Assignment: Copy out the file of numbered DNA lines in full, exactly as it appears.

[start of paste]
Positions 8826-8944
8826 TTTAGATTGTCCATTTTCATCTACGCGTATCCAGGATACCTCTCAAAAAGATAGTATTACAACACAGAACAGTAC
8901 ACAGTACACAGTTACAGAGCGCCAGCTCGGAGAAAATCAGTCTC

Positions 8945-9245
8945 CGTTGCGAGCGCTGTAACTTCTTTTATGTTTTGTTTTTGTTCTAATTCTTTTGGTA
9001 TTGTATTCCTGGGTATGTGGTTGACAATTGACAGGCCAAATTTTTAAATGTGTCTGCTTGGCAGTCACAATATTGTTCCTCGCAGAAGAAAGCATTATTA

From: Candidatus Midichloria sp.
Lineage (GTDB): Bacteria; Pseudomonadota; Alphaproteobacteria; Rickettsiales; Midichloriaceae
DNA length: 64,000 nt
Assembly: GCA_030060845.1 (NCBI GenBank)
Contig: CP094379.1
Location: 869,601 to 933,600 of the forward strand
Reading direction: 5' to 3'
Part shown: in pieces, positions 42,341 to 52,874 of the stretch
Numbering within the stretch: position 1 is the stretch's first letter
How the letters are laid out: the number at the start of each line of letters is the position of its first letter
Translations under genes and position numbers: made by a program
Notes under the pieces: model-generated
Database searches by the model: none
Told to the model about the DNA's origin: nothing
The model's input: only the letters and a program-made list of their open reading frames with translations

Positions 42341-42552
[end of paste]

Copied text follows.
Positions 8826-8944
8826 TTTAGATTGTCCATTTTCATCTACGCGTATCCAGGATACCTCTCAAAAAGATAGTATTACAACACAGAACAGTAC
8901 ACAGTACACAGTTACAGAGCGCCAGCTCGGAGAAAATCAGTCTC

Positions 8945-9245
8945 CGTTGCGAGCGCTGTAACTTCTTTTATGTTTTGTTTTTGTTCTAATTCTTTTGGTA
9001 TTGTATTCCTGGGTATGTGGTTGACAATTGACAGGCCAAATTTTTAAATGTGTCTGCTTGGCAGTCACAATATTGTTCCTCGCAGAAGAAAGCATTATTA

From: Candidatus Midichloria sp.
Lineage (GTDB): Bacteria; Pseudomonadota; Alphaproteobacteria; Rickettsiales; Midichloriaceae
DNA length: 64,000 nt
Assembly: GCA_030060845.1 (NCBI GenBank)
Contig: CP094379.1
Location: 869,601 to 933,600 of the forward strand
Reading direction: 5' to 3'
Part shown: in pieces, positions 42,341 to 52,874 of the stretch
Numbering within the stretch: position 1 is the stretch's first letter
How the letters are laid out: the number at the start of each line of letters is the position of its first letter
Translations under genes and position numbers: made by a program
Notes under the pieces: model-generated
Database searches by the model: none
Told to the model about the DNA's origin: nothing
The model's input: only the letters and a program-made list of their open reading frames with translations

Positions 42341-42552